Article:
The Joint Sully District Council of Citizens Assns. and West Fairfax County Citizens Assn. Land-Use Committee had no objection to the Supervisors’ Jan. 23 approval of a Comprehensive Plan Amendment for this parcel, allowing a commercial-residential use there, instead of office/industrial. But it worried about people living in such a noisy environment; and before last week’s hearing, it emailed its specific objections to the Supervisors and did not endorse the project (see sidebar).

At the Committee’s Jan. 15 meeting, land-use planner Mike Van Atta, representing Agape, presented details of the proposal. He said Agape wanted to build some 228 leased apartments in a five-story building with enhanced, ADA-designed facilities for seniors with incomes 60 percent or lower than the Area Median Income.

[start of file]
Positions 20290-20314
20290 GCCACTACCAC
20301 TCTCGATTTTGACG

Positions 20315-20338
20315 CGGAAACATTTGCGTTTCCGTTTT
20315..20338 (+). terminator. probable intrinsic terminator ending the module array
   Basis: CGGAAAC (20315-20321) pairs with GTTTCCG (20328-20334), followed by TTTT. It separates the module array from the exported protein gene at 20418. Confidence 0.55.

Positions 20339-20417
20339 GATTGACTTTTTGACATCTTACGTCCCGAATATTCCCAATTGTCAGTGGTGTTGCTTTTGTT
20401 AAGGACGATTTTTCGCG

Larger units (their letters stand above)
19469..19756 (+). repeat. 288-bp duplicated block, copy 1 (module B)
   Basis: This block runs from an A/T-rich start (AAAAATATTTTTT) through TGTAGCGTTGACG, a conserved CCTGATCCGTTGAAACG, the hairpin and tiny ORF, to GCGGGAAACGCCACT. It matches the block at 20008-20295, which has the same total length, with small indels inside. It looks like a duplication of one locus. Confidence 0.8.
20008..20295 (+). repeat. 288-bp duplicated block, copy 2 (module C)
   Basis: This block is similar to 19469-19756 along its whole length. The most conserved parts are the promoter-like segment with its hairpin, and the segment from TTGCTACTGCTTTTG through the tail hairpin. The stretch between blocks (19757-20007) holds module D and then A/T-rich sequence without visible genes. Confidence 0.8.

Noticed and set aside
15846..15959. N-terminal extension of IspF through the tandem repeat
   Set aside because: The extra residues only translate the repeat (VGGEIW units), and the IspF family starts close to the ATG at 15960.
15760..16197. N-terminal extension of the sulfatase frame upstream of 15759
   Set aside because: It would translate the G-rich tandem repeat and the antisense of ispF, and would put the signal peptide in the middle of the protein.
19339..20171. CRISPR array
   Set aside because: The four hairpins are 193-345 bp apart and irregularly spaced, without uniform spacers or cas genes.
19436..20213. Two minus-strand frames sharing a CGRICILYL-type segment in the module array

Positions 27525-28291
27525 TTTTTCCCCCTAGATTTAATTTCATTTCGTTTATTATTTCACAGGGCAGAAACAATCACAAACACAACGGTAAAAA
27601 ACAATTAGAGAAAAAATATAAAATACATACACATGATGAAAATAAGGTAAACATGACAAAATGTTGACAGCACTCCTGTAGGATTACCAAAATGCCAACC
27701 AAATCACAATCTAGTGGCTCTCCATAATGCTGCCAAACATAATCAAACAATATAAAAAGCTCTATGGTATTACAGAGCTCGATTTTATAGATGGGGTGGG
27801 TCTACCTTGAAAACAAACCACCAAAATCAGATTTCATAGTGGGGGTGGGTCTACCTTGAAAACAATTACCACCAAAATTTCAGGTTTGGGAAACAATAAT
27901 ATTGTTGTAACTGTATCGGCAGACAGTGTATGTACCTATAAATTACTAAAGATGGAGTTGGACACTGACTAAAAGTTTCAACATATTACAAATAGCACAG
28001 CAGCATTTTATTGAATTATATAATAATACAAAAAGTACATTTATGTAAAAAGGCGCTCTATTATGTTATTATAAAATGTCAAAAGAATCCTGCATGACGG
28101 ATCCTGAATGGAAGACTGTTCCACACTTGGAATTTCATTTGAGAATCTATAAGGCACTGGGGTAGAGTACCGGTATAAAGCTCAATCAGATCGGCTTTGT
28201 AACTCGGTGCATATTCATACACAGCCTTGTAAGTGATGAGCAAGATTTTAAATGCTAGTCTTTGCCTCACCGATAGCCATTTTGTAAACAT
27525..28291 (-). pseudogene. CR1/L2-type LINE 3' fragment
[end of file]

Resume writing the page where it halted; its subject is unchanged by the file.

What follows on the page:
Planned, as well, are an onsite pharmacy, office for visiting doctors, physical-therapy room, computer/arts rooms, recreation areas, dining room/community kitchen, in-home care, nursing supervision and medication management, plus transportation and meal services. To be called Agape House Chantilly, it would have frontage on Thunderbolt Place and be near an existing pond and trails.

“It’s one of the last, remaining vacant properties in the Dulles Business Park,” said Van Atta. “It was approved for a hotel that was never built. We propose two, new vehicle-access points on Thunderbolt Place and separate entrances and drop-off areas for the residents and the adult daycare facility. A new public-park space just north of the pond will have new landscaping, seating areas, exercise stations and game tables. And there’ll be a private, gated and secured courtyard with a garden and yoga area.”